Mark Romano is not just your ordinary, everyday political science professor. The man is a hard-riding, straight-shooting cowboy who holds a world championship in cowboy action shooting.
He won the world championship in February 2003, after shooting down the best efforts of cowboys and marksmen from all over the world.
The two most authentic and old classes in cowboy action shooting are the dueling class, in which the shooter has one hand on the reins of his horse and the other hand on his pistol, and the gunfighter class, in which the shooter has a gun in each hand, Ö la some of the Old West sheriffs.
It is the duelist class over which Romano reigns. Ever modest, Romano said, “I had a good string of luck. I was the Southwest regional champion and then, in February, I became the national champion.” These two championships catapulted him to his world championship.
In the duelist class, the shooter blasts away at balloons while riding a horse at breakneck speed.
Only the big, powerful, hard-kicking .45 caliber can be used in this competition, and the targets have to be engaged in a particular order.
Making the event even trickier and tougher are the penalties. For each target missed, the shooter is assessed a five-second penalty, and his penalty time is added to his overall time.
Romano said, “The idea is to complete the fixed course as quickly as possible. The trick is to go fast but not miss.”
The competition takes place in a setting modeled after the 1880s, and competitors wear cowboy clothing styled in that period.
The guns that are used are also from the same period. “Only single-action pistols, lever-action rifles and double- barrel shotguns can be used,” said Romano.
Talking about the care of his equipment, “I have a terrible reputation for not cleaning it until the last possible moment,” said Romano. “I use them so very much that it’s not possible to clean them on a daily basis. I make sure they are well oiled and ready to go, and I make sure that they get a good rubdown at least once a week.”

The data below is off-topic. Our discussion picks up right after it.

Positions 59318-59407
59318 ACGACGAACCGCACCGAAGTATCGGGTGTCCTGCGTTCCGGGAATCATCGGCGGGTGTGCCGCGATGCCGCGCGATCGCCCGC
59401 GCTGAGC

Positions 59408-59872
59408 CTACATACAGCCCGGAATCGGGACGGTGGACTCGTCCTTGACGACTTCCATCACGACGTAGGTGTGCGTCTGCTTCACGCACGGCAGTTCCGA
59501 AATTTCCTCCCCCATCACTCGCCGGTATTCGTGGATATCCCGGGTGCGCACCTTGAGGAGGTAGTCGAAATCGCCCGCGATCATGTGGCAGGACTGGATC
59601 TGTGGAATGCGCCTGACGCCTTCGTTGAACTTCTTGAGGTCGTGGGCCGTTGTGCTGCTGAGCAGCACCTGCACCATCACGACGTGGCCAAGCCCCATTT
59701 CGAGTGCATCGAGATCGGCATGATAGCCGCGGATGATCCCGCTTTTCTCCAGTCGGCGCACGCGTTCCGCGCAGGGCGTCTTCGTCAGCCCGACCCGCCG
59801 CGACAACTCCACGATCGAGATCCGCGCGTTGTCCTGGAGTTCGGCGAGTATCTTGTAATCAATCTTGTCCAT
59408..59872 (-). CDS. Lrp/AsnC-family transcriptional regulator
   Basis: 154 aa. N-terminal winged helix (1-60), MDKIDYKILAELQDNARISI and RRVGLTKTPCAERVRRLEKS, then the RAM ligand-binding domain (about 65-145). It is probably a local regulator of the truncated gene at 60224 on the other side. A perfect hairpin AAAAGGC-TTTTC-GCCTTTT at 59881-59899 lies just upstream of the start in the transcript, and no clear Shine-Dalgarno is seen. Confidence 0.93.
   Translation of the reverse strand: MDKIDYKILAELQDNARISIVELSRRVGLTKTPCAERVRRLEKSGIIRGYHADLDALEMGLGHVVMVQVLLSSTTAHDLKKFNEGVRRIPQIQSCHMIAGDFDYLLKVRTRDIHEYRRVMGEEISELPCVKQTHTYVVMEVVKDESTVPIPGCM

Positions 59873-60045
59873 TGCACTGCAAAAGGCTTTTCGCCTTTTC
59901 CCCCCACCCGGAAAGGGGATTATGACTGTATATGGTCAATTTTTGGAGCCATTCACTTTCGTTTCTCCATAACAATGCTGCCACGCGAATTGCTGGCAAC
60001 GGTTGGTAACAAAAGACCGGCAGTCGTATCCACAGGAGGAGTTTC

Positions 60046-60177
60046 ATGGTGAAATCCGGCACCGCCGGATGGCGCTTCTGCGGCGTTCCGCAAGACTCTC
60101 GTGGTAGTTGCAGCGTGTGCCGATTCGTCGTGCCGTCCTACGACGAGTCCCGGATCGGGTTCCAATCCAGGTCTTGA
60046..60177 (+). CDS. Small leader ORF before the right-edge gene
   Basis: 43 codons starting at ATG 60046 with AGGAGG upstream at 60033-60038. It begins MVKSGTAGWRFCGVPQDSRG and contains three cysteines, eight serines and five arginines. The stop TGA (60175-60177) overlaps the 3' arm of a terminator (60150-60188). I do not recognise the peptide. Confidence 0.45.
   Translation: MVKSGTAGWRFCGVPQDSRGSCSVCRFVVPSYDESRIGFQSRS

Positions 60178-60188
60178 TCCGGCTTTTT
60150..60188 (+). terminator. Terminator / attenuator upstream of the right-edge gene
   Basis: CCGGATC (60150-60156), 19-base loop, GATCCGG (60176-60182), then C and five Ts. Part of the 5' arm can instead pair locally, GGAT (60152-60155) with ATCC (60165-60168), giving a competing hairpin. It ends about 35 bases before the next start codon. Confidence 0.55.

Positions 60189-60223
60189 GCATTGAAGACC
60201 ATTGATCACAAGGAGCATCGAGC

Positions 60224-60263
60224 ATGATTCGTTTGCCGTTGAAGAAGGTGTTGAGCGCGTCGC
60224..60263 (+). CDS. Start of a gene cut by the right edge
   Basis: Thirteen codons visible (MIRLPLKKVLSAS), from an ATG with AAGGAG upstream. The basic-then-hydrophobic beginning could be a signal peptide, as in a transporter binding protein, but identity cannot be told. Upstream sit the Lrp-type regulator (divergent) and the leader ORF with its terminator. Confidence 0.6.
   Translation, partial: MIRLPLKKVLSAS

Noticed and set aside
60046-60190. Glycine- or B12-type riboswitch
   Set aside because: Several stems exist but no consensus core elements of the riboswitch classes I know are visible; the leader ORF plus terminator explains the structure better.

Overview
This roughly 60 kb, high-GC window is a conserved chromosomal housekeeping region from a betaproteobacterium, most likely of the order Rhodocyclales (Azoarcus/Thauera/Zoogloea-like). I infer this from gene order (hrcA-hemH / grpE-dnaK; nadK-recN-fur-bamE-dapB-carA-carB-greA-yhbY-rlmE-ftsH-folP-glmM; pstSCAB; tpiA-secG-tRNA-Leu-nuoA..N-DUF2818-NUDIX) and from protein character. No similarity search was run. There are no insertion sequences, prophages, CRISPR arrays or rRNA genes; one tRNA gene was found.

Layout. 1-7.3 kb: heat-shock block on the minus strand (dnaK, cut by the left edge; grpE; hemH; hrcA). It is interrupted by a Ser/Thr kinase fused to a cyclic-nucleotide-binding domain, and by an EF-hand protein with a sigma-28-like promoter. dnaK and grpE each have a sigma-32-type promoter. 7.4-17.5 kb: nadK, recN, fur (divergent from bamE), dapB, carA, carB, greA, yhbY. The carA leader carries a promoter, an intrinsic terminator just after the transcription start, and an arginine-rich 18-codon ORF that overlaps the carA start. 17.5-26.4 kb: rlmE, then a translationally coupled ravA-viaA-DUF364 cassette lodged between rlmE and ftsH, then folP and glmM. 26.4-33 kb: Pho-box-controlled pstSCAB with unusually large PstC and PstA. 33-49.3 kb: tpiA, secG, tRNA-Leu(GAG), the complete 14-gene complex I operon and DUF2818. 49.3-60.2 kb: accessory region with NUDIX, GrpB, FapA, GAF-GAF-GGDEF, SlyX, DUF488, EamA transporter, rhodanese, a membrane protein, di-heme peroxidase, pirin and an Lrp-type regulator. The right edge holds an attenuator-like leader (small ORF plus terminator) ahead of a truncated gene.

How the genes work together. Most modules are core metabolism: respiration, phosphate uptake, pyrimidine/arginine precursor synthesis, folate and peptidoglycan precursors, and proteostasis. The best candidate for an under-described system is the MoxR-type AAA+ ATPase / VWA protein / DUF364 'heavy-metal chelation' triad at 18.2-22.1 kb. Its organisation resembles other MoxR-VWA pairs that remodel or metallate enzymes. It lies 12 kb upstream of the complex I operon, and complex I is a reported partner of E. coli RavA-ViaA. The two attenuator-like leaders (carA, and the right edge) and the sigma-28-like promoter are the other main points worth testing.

Although his pistol is 1880s style, Romano’s holster is built to the specifications of his design by one of his sponsors and is marketed as the Jackson Turner model. All of the shooters compete under aliases. Romano’s alias is Jackson Turner.
Hard work and dedication are what propelled him to the top of one of the fastest- growing men’s sports in the United States. He said it was “lots and lots and lots of practice” that enabled him to capture his crown.
He practices four days a week and has participated in about a hundred competitions since his first, just three years ago.
“People look at my practice schedule and say, `Oh, I could never do that,’ said Romano. “The truth is I enjoy it so much it’s not like I’m working.”
Romano is a cowboy at heart. Born on a ranch in Central California, he could ride, rope and shoot by the time he was 8 years old.
“I had barrel raced and participated in rodeo events” before winning the world championship in cowboy action shooting, he said.
“I enjoy the visceral thrill of the competition,” said Romano. “Let there be no doubt about that.” While it is the competition that pumps him up the most, he also enjoys the preparation.
He said, “I’m off in the countryside, the grass is green, the water is flowing, the sun is shining, the horses are running free. It’s gorgeous! I enjoy the experience.”
Spectators by the thousands, some in period or designer cowboy and cowgirl outfits, some in expensive business suits and others in overalls, watch the competitions and root for their favorite performers.
Romano’s schedule this year will take him to Portland, Ore.; Phoenix; Atlanta; Seattle; Las Vegas and smaller venues that Romano, smiling, calls “podunk” towns.
This champion knows the competition is going to be stiffer the next time around.
“A lot of people would like to be sitting in my saddle,” said Romano.
“At this level of the competition, everyone is so good that, as time goes by, you become more and more aware that no matter how carefully prepared you are, no matter how skilled you are, there is an element of good fortune that goes into this thing, and all it takes is a failure of equipment, a momentary mental lapse or a glitz, and somebody else is the world champion.”
When the world championships are held in Norco, Calif. next year, Romano will be there defending his crown, shooting his best shot.